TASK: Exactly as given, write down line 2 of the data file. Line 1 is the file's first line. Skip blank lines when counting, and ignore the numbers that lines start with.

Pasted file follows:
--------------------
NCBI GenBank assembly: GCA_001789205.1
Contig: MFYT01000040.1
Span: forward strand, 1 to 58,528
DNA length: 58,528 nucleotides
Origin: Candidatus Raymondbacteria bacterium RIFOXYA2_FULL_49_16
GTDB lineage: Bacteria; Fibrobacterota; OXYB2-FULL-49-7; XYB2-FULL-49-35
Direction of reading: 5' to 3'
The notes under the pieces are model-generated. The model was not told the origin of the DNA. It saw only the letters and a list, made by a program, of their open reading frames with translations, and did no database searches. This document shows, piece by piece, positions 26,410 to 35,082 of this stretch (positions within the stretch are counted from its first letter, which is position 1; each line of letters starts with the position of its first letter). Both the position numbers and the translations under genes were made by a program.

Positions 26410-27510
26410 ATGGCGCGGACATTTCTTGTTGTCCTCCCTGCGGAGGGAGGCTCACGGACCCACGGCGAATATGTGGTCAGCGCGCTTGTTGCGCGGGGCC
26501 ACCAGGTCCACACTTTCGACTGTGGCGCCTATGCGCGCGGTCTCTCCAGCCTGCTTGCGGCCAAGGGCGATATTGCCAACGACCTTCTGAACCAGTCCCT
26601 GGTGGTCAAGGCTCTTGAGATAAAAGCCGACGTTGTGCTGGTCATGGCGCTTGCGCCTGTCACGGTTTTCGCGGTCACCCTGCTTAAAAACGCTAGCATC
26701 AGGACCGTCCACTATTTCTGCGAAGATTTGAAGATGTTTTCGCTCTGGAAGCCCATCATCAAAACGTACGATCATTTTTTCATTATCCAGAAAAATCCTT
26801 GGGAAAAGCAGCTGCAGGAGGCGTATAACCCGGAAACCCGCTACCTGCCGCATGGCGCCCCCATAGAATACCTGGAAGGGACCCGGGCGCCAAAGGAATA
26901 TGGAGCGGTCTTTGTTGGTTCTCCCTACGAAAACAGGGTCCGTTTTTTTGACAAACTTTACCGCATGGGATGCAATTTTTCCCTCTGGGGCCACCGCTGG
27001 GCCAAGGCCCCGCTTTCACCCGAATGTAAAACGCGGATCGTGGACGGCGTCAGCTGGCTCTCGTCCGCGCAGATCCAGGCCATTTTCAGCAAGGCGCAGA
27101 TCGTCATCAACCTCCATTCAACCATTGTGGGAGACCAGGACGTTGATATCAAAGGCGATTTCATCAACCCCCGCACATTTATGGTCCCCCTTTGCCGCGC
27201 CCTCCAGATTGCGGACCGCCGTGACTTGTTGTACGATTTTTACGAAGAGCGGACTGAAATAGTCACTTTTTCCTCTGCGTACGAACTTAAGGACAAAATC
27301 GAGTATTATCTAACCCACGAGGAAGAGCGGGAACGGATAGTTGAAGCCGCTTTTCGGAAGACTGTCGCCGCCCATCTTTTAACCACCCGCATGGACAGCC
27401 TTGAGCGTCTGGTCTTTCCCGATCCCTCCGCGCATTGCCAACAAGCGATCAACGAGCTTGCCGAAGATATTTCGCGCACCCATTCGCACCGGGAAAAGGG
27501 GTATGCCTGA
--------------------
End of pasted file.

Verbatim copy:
Contig: MFYT01000040.1